In Mass., Health Insurance Program Falters; Long Term Care Costs Increase
A plan to launch a comprehensive database of all federal workers' health care records is raising concerns, while in Massachusetts, state officials are disappointed that municipalities are not signing up for a new program to help cover workers' insurance needs.
Kaiser Health News: OPM Health Database Stirs Privacy Concerns
An Office of Personnel Management plan to launch a comprehensive database of federal workers' health care records has raised the ire of some privacy advocates, employee unions and consumer groups (Miles, 12/6). Also in The Washington Post.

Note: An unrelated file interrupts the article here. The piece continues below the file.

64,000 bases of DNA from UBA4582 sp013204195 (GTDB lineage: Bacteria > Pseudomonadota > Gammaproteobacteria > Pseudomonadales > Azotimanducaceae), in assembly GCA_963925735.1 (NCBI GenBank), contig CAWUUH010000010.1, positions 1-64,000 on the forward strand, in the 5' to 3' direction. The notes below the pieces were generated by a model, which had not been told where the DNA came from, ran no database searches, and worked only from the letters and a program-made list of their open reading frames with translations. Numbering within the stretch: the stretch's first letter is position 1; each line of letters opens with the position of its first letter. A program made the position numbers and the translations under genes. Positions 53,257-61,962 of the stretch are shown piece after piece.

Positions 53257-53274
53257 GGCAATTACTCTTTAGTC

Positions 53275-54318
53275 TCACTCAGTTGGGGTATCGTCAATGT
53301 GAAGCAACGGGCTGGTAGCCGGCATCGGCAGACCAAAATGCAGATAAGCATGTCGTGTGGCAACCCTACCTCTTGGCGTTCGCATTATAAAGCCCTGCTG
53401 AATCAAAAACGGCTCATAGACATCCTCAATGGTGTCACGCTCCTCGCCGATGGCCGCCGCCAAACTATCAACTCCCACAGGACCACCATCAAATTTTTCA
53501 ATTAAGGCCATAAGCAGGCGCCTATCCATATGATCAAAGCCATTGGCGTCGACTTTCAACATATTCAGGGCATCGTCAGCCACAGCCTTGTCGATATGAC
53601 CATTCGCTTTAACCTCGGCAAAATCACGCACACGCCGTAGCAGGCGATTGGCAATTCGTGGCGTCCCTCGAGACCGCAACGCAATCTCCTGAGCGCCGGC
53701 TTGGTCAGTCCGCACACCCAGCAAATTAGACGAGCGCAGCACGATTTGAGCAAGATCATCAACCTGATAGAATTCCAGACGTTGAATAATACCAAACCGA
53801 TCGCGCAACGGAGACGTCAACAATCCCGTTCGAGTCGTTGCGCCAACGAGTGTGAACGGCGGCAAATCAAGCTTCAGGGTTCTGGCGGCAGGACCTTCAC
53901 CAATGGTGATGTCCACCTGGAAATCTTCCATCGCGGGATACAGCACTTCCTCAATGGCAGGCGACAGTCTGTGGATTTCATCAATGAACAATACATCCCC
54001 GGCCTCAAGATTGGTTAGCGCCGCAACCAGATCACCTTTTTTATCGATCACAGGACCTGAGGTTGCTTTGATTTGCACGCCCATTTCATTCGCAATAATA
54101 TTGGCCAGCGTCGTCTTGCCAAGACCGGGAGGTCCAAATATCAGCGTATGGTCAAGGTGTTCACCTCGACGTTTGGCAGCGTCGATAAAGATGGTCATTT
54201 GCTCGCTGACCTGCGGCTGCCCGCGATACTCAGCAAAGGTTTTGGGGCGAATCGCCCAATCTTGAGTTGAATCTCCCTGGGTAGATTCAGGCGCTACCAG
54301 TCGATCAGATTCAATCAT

Three years after the state flung open the doors for municipalities to join its less costly health insurance program, not a single city or town now wants to come in. The deadline for signing up for the Group Insurance Commission for 2011 passed this week with no takers a disappointment for those who in 2007 believed state government had hit on a plan to save municipalities millions of dollars annually (Murphy, 12/4).
The Baltimore Sun: Americans Are Getting Older And How To Pay For Long-Term Care Must Be Addressed
Long-term care insurance already can be a hard sell because of the price tag, and the latest trends suggest that the cost is headed much higher. This comes as millions of baby boomers have reached their 50s, the age when people typically buy the insurance (Ambrose, 12/5).